extraordinary, as whenever 'I ufed in better Bays to play for company, when playing was my aimifement, m^r inufic never failed to trow them into raptures, and the ladies efpeiaily; but as'it was n6w my only means, it fas received with contempt; a proof h6w lady the world is to tinder-rate thofe talents f which a man is fupported."
,,'ln this manner 'I proceeded to Paris, (ith no dellgn but juft t6 look about me, and pen to go forward. The people 6f Paris are Mich fonder of ftrangers that have money, han 6f thofe that have wit. 'As 'I could not waft much of either, 'I was n6 great, favourite. \fter walking about the town four or five fos, and feeing the 6utfides_6f the beft huuE'i 'I was preparing to leave this retreat 6f <^nal hofpitality, when galling through one 6£ U principal fleets, whom fhould 'I meet but ft coufin, to whom you "firft recommended Be. This meeting was very agreeable to me, nd 'I believe n6t difplealing to him. HA nquired into the nature of my journey to Pals i and informed me of his own bufinefs here, which was to collect pictures, medals, ntaglios z), and antiques 6f all kinds, f6r k • entleman in London, who had juft ftept into iite and large fortune, 'I was the more furled at feeing 6ur coufin pitched upon for liis 6fiice, as he himfelf had often affured me e knew n6thing of the matter. Upon afking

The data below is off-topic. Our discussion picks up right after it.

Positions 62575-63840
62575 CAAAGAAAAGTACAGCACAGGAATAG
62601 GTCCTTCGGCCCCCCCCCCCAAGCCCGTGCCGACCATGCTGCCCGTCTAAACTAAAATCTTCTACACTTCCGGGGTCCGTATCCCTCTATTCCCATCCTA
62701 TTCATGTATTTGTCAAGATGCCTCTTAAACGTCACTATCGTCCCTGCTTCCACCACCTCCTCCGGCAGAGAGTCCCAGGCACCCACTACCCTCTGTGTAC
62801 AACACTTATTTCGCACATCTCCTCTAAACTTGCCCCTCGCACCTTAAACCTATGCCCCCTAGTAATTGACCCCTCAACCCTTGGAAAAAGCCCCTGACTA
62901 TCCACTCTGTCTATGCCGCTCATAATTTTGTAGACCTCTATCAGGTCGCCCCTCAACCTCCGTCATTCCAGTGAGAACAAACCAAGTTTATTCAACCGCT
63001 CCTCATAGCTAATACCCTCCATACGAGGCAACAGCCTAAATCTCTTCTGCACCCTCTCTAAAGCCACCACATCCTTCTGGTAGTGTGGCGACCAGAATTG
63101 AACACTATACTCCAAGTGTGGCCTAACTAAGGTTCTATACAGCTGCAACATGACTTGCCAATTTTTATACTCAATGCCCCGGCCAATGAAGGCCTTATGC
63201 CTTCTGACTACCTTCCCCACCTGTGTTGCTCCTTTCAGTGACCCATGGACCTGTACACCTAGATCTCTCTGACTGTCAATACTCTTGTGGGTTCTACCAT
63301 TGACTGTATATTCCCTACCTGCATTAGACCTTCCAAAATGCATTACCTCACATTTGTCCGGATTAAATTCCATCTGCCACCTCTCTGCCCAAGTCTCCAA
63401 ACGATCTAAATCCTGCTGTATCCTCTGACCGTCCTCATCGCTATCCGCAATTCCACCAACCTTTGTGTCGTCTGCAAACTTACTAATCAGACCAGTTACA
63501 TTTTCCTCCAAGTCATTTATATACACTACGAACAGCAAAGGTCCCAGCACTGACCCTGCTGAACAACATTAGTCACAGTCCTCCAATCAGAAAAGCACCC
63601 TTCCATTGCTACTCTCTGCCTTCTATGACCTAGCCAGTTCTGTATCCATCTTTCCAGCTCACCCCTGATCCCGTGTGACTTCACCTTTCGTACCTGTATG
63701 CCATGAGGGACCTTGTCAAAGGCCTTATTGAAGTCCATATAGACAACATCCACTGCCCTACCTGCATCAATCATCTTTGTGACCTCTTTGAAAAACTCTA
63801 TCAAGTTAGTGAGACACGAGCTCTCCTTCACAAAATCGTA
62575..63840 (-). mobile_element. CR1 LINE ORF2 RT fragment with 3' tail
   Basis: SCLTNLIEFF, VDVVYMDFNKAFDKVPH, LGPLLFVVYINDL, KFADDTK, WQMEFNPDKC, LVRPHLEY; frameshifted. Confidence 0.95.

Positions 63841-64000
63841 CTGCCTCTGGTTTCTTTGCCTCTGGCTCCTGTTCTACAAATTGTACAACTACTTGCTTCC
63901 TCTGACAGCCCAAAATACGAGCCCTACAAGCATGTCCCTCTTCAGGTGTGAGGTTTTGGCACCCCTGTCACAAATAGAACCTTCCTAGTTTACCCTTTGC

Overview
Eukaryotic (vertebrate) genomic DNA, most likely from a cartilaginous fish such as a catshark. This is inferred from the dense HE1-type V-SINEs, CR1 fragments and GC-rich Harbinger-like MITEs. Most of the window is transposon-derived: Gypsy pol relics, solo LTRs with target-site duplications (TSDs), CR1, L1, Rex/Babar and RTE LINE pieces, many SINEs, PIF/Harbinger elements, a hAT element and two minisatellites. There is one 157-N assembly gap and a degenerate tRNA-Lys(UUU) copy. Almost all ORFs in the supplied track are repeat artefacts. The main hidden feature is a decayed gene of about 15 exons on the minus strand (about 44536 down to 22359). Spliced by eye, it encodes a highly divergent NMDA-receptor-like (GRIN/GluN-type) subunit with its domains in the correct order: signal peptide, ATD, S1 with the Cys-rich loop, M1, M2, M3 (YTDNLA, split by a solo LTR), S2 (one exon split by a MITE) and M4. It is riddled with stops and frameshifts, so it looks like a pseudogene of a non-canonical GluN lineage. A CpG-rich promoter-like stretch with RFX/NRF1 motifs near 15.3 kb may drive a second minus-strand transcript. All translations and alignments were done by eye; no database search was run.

I) Edelfieine , i» iveiche die Piguren eingegriibeit und tertieft find, heifsen bey den Italiatiern intagli, bey den trauztfen' gravures cri creuX, und diefe find in fnferer Stelle gemeint; die, in uiekhe die Figuren erlioien oder Ueriiorragend gefihnitten find, heifsen bey itn ItaliUnem camei> Kameen,